Pack one – I open a marginal rare, no removal, and a Puresight Merrow. Puresight Merrow is a {U/W} bear, and this format, for draft at least, is pretty fast. UW is an excellent color combination, and probably the best draft colors in the format. More importantly, since the bear costs split mana, I can play him even if my deck ends up anything from UB to GW. 
Pack two is missing a rare. No real surprise – this is a draft early in the release events – everyone is drafting rares.   The pack does have a Plumeveil, however.   Plumeveil is a nice defensive flier. More importantly, from my perspective, I want to try buildingh a Plumeveil control deck sometime. By picking the Plumeveil I am both raredrafting and cutting off blue white.
Pack four, I get passed a Steel of the Godhead.   Wow. This card is absolutely insane. It is the reason that I pick the reprint of Elvish Lyrist, now called Elvish Hexhunter, so highly. I also love bounce spells in this format – because they kill this thing. 
In a couple games, I dropped a UW 2/2 on turn two, then hit it with a Steel of the Godhead on turn three. That makes a an ublockable 4/4 with lifelink swinging on turn three.
Wanna race?  
Pack two I opened a Woodfall Primus. I was not about to splash it into my UW deck, but I did want a copy for constructed play, and the pack had nothing exceptional in UW.   A bit later I grabbed a Mossbridge Troll, but not because I wanted it – because, since I was short of Wither effects, I could not deal with it.
Here’s the deck I ended up with.
Kinscaer Harpoonist
1 Medicine Runner
Oona’s Gatewarden
Elvish Hexhunter
Watchwing Scarecrow
Rune-Cervin Riders
Mistmeadow Skulk
Wilt-Leaf Leige
Wanderbine Rootcutters
Prismwake Merrow
Briarberry Cohort
Drowner Initiate
Steel of the Godhead
Barkshell Blessing
Repel Intruders
Consign to Dreams
Flow of Ideas
Last Breath
I did have some notable sideboard cards. A few, like Mercy Killing, almost made the deck. Mercy Killing is solid removal, but it can also be used to turn one of your creatures – especially one targeted with removal, or about to die to stacked damage – into a bunch of little dudes. It was the very last card I cut, and then only because my deck was so tempo oriented that I didn’t want to give the opponent anything.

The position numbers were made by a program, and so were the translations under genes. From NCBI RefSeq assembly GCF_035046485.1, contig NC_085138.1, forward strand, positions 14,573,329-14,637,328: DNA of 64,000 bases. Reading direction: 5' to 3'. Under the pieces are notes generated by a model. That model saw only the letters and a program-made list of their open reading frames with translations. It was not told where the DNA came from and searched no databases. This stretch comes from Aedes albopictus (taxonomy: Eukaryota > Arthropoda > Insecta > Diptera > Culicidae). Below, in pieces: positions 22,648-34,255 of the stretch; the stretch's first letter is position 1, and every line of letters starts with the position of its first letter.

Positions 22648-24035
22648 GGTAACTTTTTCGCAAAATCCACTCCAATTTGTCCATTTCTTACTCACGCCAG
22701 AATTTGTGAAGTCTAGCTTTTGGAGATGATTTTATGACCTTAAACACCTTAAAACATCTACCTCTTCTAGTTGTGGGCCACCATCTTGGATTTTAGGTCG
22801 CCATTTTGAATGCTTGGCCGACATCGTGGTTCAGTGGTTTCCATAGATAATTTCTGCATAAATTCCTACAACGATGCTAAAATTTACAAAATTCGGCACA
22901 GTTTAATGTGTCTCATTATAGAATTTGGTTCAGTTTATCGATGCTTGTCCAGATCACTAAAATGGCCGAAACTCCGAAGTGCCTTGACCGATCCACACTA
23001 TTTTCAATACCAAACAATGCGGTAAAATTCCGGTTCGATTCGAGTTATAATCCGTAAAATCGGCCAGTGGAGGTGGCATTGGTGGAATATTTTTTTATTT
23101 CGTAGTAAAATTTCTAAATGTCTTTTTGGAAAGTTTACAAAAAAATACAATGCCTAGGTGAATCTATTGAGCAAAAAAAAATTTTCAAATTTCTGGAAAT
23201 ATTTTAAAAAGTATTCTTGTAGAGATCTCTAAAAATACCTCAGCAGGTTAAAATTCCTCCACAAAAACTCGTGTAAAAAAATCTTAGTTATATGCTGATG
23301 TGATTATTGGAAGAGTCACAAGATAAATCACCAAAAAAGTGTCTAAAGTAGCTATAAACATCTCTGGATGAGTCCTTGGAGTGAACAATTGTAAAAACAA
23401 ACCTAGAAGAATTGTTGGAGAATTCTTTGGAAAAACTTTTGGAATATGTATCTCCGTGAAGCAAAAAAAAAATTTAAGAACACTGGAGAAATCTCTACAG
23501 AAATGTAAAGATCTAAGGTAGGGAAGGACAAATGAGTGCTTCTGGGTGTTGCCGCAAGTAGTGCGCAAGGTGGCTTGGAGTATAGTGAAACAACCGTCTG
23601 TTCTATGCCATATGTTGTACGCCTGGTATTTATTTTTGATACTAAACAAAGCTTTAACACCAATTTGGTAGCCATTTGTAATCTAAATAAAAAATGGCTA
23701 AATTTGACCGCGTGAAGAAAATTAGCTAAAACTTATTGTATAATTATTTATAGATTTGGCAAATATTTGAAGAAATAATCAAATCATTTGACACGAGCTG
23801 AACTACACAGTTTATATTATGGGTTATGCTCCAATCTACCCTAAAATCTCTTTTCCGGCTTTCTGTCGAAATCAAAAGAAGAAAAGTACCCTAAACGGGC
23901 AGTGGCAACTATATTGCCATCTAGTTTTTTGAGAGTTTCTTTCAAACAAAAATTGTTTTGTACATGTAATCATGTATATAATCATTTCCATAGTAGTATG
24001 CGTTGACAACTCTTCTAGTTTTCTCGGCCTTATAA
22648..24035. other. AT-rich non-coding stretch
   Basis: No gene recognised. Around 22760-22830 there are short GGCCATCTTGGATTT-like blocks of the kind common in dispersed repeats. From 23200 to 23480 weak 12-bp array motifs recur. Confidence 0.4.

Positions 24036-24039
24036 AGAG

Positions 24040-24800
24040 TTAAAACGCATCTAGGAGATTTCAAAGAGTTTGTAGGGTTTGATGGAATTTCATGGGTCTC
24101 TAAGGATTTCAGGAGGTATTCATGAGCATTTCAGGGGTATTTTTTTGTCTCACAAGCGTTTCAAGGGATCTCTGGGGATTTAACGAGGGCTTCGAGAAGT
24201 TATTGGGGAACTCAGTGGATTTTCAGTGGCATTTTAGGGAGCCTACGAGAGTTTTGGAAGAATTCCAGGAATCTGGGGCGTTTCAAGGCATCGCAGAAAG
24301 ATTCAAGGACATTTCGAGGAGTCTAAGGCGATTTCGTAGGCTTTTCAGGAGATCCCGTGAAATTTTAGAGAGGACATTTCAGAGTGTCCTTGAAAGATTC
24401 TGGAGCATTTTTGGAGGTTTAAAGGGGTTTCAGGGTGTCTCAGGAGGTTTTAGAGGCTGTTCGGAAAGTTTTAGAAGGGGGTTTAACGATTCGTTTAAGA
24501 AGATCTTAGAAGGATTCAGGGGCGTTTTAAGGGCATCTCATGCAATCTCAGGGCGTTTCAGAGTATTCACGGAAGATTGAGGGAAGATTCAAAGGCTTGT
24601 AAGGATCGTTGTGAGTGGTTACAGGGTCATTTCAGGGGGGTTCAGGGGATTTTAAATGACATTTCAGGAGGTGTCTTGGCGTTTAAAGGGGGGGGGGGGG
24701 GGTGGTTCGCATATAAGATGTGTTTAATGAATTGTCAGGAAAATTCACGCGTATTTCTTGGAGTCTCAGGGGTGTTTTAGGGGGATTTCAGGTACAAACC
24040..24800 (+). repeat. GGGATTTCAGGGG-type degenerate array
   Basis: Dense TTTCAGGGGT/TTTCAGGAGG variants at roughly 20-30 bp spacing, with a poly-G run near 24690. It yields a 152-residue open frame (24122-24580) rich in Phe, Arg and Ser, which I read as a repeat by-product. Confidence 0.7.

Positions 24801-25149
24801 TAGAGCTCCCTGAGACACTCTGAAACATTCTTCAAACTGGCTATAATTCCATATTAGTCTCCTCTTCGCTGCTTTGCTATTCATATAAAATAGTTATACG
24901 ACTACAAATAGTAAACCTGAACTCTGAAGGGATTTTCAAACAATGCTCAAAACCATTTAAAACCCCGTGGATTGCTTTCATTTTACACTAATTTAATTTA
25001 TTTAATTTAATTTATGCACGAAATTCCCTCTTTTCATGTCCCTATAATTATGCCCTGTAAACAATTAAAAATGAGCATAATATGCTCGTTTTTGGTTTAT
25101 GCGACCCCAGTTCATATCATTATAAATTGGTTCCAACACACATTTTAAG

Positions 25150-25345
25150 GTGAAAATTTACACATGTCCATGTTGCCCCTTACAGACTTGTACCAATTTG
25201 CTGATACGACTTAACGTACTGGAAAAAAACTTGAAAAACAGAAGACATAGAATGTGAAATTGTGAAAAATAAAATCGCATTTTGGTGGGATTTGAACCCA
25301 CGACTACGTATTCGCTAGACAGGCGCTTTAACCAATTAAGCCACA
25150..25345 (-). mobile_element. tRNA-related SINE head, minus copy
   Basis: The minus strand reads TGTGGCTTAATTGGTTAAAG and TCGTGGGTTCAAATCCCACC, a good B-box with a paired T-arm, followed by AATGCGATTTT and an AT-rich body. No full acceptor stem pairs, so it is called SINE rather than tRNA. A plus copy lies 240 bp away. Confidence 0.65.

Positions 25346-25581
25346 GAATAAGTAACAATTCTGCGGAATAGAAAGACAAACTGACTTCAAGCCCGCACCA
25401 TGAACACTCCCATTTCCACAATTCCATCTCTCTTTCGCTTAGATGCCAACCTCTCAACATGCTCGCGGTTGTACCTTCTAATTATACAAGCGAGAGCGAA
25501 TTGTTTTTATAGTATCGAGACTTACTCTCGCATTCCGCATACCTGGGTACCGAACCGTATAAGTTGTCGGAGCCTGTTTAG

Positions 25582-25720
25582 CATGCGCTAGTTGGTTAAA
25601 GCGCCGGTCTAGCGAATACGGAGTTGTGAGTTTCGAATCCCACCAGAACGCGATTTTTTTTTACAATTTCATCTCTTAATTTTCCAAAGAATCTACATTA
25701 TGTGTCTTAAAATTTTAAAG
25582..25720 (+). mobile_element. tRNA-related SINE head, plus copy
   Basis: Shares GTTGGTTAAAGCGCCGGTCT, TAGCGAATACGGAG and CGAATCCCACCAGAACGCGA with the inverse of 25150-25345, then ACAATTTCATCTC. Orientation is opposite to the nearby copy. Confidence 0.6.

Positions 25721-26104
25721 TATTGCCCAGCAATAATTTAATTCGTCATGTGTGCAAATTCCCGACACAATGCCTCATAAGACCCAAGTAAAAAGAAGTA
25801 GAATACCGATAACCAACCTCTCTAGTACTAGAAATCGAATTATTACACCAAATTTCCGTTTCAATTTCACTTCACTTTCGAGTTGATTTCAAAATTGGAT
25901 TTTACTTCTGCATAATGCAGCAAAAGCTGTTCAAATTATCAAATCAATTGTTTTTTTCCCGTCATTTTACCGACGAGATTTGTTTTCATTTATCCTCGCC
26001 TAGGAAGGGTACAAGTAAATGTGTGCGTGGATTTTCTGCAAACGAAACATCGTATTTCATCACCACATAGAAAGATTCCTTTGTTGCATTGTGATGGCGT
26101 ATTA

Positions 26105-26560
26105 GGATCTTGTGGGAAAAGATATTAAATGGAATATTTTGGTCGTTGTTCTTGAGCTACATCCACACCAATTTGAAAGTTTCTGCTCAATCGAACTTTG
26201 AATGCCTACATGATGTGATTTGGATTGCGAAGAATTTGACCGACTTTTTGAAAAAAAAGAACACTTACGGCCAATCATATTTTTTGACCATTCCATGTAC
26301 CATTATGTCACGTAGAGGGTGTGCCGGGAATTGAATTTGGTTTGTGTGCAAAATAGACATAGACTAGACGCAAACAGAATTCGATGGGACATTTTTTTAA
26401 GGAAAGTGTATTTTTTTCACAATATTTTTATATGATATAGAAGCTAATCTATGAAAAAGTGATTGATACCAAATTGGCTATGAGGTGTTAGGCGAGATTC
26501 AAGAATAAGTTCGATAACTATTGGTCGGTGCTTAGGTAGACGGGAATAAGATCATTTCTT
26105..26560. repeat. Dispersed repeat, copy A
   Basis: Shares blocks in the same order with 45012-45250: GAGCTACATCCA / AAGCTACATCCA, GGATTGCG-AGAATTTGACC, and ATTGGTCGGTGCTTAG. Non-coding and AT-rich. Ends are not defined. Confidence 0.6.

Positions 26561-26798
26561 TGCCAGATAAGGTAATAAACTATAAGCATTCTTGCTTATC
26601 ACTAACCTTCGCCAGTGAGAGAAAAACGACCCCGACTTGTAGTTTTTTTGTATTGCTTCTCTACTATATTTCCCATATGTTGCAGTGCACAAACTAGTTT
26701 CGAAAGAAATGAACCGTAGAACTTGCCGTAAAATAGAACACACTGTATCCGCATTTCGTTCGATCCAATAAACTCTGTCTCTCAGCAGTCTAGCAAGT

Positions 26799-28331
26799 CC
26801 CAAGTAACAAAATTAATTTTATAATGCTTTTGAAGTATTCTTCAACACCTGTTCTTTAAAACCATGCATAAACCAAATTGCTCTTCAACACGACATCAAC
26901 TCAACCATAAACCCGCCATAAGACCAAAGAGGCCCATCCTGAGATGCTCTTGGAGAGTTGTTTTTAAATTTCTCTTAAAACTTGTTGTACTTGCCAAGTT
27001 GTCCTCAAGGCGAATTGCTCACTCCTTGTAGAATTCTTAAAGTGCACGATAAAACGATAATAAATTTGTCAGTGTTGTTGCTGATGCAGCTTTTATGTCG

Here’s the rest of the sideboard:
Ghastly Discovery
Cerulean Wisps
Spell Syphon
Thought Reflection
Sinking Feeling
Leechriden Swamp
Woodfall Primus

Painter’s Servant
Mossbridge Troll
Apothecary Initiate 
In a couple games – especially in the second match – my MVP was the Elvish Hexhunter. Shadowmoor contains some insane Auras and enchantments, and the Hexhunter killed them all.  The second round was a mirror match, bad he also had Steel of the Godhead. He also had some totally nuts stuff, and for game three I sided in an additional Drowner Initiate and a Memory Sluice. Between my bounce and Plumeveils, and the fact that we were both playing blue, I decked him. I should note that, in general, UB is a bad draft combination in Shadowmoor – with the caveat that a UB does have a playable milling deck. It works, but only if the right cards wind up in the card pool. What that means is that, if you face a high-rated player with a UB deck, kill the Drowner Initiates.
Here’s a screen shot from game two of the finals. Normally, putting two Auras on one creature is begging for a removal spell to wreck your whole day, but if he had one, I had lost already. If not, I was going to win. I won.  
This deck was completely insane, and I easily won the draft.